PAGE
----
How do you make a class accessible from a dynamic link library? It is a commonly asked question with a solution that is surprisingly simple. In this article I will show you how to do it in Visual C++.

First, you need to create a new project using the Win32 Dynamic-Link Library project wizard.

Then, create a new class. Call it CInDLL. We now have a class with a constructor and a destructor.

We want to access this class from the DLL, so we need to export it. When the DLL is built, it also builds something called an export library. The export library is similar to a regular library. It contains all of the information necessary to dynamically link to the DLL at runtime. When we export a function or a class, the function name and location is stored in the export library. The program using the DLL links in the export library to access the DLL.

There are two ways to export a function or class from a DLL. One is to use the __declspec(dllexport) directive. The other is to use definition files. The former is easier and we will be covering it first.

Change the class definition to look like the following:

class __declspec(dllexport) CInDLL

Compile the DLL. Everything should work correctly. If you look in your destination directory you should see the DLL and export library for this project. Congratulations, you have just created your first DLL!
We now need to use the DLL.

Create a new Win32 Console Application in the same directory and workspace. Call it TestClassInDLL. Be sure and make it dependent on ClassInDLL. Watch the directory. Put it in the same directory as the DLL - not below it. Open the project settings. Be sure you are editing the Debug build settings. Add Debug\ClassInDLL.lib to the list of Object/Libaray Modules under the link tab. Add a corresponding file for the release build.

Create and add a file called TestClassInDLL.cpp with the following code:

int main()
{
return 0;
}


The program should compile although it obviously doesn't do much. We need to import the class from our DLL into the program. We are currrently not set up to do that. Where the DLL had to export the class, the application must import it by adding the expression __declspec(dllexport) in the class definition. We want to modify the header file to serve both purposes.

Go back to the DLL project and add a file called ClassInDLL.h with the following source:

#ifndef ClassInDLL_H
#define ClassInDLL_H
 
#ifdef _CLASSINDLL
#define CLASSINDLL_CLASS_DECL	 __declspec(dllexport)
#else
#define CLASSINDLL_CLASS_DECL	 __declspec(dllimport)
#endif
 
#endif // ClassInDLL_H


This creates a macro that, depending on a #define, switches between importing and exporting. Add the _CLASSINDLL preprocessor to your DLL project settings under C/C++-Preprocessor. Include ClassInDLL.h in InDLL.H and change the CInDLL declaration to the following:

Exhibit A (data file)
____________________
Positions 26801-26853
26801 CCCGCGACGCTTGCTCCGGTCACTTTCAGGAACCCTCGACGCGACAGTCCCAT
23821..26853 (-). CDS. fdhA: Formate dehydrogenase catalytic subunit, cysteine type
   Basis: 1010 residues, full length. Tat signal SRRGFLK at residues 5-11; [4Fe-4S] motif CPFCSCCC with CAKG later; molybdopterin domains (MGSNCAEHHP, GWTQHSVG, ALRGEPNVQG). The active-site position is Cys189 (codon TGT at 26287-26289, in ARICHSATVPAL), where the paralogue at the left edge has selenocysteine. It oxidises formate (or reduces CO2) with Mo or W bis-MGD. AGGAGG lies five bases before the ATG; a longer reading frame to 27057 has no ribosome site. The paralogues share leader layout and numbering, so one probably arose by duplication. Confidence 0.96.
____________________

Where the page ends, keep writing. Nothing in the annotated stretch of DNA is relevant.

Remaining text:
class CLASSINDLL_CLASS_DECL CInDLL

Include InDLL.h in TestClassInDLL.cpp. The DLL defines _CLASSINDLL so that CLASSINDLL_CLASS_DECL becomes an export instruction. The application does not; therefore, CLASSINDLL_CLASS_DECL becomes an import instruction by default. CInDLL is now accessible from your application. Create an instance of it in your main function:

int main()
{
CInDLL classFromDLL;
 
return 0;
}


Rebuild everything and run the program. Be sure you rebuild the DLL first!

You can see that it doesn't do much. Let's add a function to CInDLL. You don't need to do anything special. Just add the method prototype in the header, the function body in the cpp file, and any necessary include files:

void CInDLL::TestIt()
{
cout << "Hello World from a DLL." << endl;
}


Call Testit() from your application. Compile and run the DLL and application. Congratulations, you have just put a class in a DLL.

any idea how to do it in other compilers, or do it i general?? i have devc++ and i believe the required code might be differeny...

had a go in dev c++, was the same as everything was pre-defined (__declspec ect...) but the template put a BOOL APIENTRY main function in mine with different states? is that a basis of threading? (it had things like attaching / detaching ect.. in it)

Well you use "library".h and don't import anything :), this is a waggish example. He-he, but I used some of what you show here, thanks a lot.

had a go in dev c++, was the same as everything was pre-defined (__declspec ect...) but the template put a BOOL APIENTRY main function in mine with different states? is that a basis of threading? (it had things like attaching / detaching ect.. in it)

This is how the dll is loaded, it has a switch for the type of call(loadlibaray or freelibrary), use this if you need to init/deinit anything at those points

This is how the dll is loaded, it has a switch for the type of call(loadlibaray or freelibrary), use this if you need to init/deinit anything at those points

Ok, now I understand how this is working. Till now I used dll's only in C# and it is quite different from C++. I used yours indications and this works, thanks.

Hi,
Can someone add an example ot a project that use the DLL, I get the following error
error LNK2001: unresolved external symbol "__declspec(dllimport)

Thanks

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